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Part 1 of this interview is being provided free exclusively to readers of NAW Smartbrief. This interview was originally published in the Oct. 10, 2012, issue of MDM Premium, Modern Distribution Management's twice-monthly subscription newsletter for wholesale distribution executives. Learn more about MDM.
In November, Roy Vallee, executive chairman of electronics distributor Avnet (NYSE: AVT), will retire after 35 years with the company. He served as president and COO from 1992 until 1998, when he was promoted to CEO – a position he held until July 2011. During his tenure, Vallee saw Avnet grow from a $2 billion company to a $26 billion company. Vallee recently spoke with Associate Editor Jenel Stelton-Holtmeier about his career at Avnet and the role acquisitions played in the success of the distributor.
In part 2, in the Oct. 25, 2012, issue of MDM Premium, Vallee discusses how the industry has changed over the past 35 years, where he thinks it’s heading and provides advice for the next generation entering the industry.
MDM: Avnet’s growth is in large part attributed to its acquisition strategy. But integration can sometimes be a challenge – finding a balance between maintaining the culture and what attracted Avnet to the company while at the same time making the acquired company a part of Avnet. How did Avnet achieve success with this? And how can other companies make it a smoother process?
Roy Vallee: We did our first large-scale integration back in 1993. And we had to figure out then the best way to deal with it. But one of the first things we decided was that we’d document the process that we used so that with our next acquisition, we could pull out that documentation and use it as a framework.
Then we updated it based on what we learned in that integration. The more integrations we did, the more robust and capable our documentation became. In other words, we learned. We got older and wiser instead of just getting older.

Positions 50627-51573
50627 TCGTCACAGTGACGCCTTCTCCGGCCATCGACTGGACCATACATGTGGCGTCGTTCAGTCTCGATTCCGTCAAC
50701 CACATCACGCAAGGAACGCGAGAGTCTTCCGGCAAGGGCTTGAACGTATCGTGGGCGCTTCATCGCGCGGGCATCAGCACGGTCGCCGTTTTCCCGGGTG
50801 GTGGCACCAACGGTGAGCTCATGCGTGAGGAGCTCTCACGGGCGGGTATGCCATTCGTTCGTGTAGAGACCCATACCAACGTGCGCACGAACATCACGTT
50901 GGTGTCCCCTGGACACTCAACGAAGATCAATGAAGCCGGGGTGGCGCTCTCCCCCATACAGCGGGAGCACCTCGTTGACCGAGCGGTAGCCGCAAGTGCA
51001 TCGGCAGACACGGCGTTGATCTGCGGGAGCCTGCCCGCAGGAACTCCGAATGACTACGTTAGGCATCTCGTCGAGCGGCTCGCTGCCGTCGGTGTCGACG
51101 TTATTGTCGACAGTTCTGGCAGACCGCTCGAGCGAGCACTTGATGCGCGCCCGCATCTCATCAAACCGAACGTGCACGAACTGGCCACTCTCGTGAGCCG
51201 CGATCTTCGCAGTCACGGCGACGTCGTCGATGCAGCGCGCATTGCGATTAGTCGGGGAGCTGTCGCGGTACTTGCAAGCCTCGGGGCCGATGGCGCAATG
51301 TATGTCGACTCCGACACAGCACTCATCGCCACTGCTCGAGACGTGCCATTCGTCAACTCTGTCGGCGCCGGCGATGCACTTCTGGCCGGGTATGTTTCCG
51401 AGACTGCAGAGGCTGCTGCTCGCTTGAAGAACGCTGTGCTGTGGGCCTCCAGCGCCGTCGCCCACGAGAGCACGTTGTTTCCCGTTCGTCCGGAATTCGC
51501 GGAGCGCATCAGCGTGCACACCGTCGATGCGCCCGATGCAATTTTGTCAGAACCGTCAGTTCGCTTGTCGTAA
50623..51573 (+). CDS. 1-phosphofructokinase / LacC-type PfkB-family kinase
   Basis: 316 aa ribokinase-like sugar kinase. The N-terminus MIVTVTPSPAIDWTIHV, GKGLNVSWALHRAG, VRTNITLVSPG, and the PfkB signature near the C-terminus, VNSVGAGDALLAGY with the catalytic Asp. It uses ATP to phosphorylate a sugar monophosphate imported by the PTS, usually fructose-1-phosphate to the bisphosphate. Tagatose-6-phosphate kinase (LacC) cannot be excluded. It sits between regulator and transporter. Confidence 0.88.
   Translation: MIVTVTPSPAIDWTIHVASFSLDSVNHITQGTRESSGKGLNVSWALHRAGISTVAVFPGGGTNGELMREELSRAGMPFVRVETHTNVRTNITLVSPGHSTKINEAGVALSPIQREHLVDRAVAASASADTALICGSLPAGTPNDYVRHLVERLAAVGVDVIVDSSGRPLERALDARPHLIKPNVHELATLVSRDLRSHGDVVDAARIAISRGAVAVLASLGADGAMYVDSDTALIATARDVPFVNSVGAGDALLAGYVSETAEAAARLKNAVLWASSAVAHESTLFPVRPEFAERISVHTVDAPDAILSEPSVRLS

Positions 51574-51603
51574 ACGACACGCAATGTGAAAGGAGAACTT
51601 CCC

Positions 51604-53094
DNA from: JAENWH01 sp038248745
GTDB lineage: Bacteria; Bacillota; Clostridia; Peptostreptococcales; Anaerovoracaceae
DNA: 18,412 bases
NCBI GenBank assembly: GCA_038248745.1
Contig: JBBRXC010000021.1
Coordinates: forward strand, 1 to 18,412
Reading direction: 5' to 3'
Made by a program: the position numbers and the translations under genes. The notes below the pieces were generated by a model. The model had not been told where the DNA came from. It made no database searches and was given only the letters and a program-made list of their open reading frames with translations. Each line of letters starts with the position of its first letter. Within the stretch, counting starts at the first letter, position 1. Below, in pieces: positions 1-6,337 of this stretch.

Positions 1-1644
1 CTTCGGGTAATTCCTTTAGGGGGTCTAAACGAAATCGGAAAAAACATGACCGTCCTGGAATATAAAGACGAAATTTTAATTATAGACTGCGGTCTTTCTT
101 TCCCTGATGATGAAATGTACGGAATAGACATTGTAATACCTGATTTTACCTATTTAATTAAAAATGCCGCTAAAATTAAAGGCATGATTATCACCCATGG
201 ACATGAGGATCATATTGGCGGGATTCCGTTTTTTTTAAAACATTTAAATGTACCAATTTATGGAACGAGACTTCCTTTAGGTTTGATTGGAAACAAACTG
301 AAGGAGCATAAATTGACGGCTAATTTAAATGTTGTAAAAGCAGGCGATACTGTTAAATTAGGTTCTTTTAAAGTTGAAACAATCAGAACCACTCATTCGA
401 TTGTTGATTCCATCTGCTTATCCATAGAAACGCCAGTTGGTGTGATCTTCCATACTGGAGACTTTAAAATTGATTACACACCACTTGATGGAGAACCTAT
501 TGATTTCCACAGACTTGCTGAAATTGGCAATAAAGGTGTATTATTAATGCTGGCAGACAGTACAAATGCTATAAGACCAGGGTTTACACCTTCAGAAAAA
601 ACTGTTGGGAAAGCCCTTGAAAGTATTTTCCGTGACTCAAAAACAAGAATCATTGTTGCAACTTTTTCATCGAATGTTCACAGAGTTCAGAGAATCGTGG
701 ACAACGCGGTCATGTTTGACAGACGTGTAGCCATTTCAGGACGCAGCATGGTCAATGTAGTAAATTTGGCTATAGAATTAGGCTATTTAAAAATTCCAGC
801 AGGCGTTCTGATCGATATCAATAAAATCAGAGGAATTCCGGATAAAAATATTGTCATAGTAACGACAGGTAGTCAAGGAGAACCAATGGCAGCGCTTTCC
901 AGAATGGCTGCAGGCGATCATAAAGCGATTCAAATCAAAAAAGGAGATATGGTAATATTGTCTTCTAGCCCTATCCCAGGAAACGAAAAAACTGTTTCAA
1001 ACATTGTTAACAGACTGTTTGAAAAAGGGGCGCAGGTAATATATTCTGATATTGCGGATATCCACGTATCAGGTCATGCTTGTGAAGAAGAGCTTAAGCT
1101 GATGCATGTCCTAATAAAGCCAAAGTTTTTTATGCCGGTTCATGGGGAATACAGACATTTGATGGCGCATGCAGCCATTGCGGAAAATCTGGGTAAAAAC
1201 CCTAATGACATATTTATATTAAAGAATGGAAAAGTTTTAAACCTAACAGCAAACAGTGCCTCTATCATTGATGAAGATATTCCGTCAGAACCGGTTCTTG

In terms of some more specific advice or a framework, we approached it by forming teams. The way we looked at our integration, we broke it down around functions such as logistics, IT, HR, sales, marketing, etc. And we formed teams around those functions. What we did that I think a lot of companies don’t necessarily do is, we put members from both companies on those teams. So we were getting a 360-degree view of the areas that needed attention, the decision points.
Those teams made recommendations to management on how to proceed with the integration of their area. And then management, of course, provided oversight, and that’s how we rolled out the integrations.
The other thing I would say is if you don’t think you’re over-communicating, you’re not communicating enough. We hit employees with town hall meetings, with email communications, with video conferences, with hotlines where they can pose questions, with FAQs, with answers. We communicated substantially, and the bigger the transaction, the more we communicated. I think that’s very important in terms of galvanizing the new team.
The last one I’ll mention in terms of big things is the importance of speed. During the integration process, a lot of folks on both sides – the acquirer and the acquiree – will be unsettled to some extent. They’re not sure what their role will be, who their boss is going to be, how the strategy might change, what’s going to happen to the culture, etc. The sooner they know the answers to all of that, the sooner they can settle down and get back to work.
Somebody gave me a very vivid mental picture a while back. When a company is focused on its internal issues, and everyone is looking inside, what part of our anatomy do you think our trading partners are seeing? The key is to get all the inside stuff resolved as quickly as possible so that our teams can focus on the outside – facing our trading partners and dealing with their issues and opportunities as opposed to ours. So speed of execution is very critical in terms of successful integrations.
MDM: What does Avnet look for in companies it wants to acquire?
Vallee: Acquiring the right business in the right way is the starting point. No matter how good the integration strategy is, if you bought the wrong business, or you bought a company under the wrong circumstances, the integration’s not going to be able to fix that.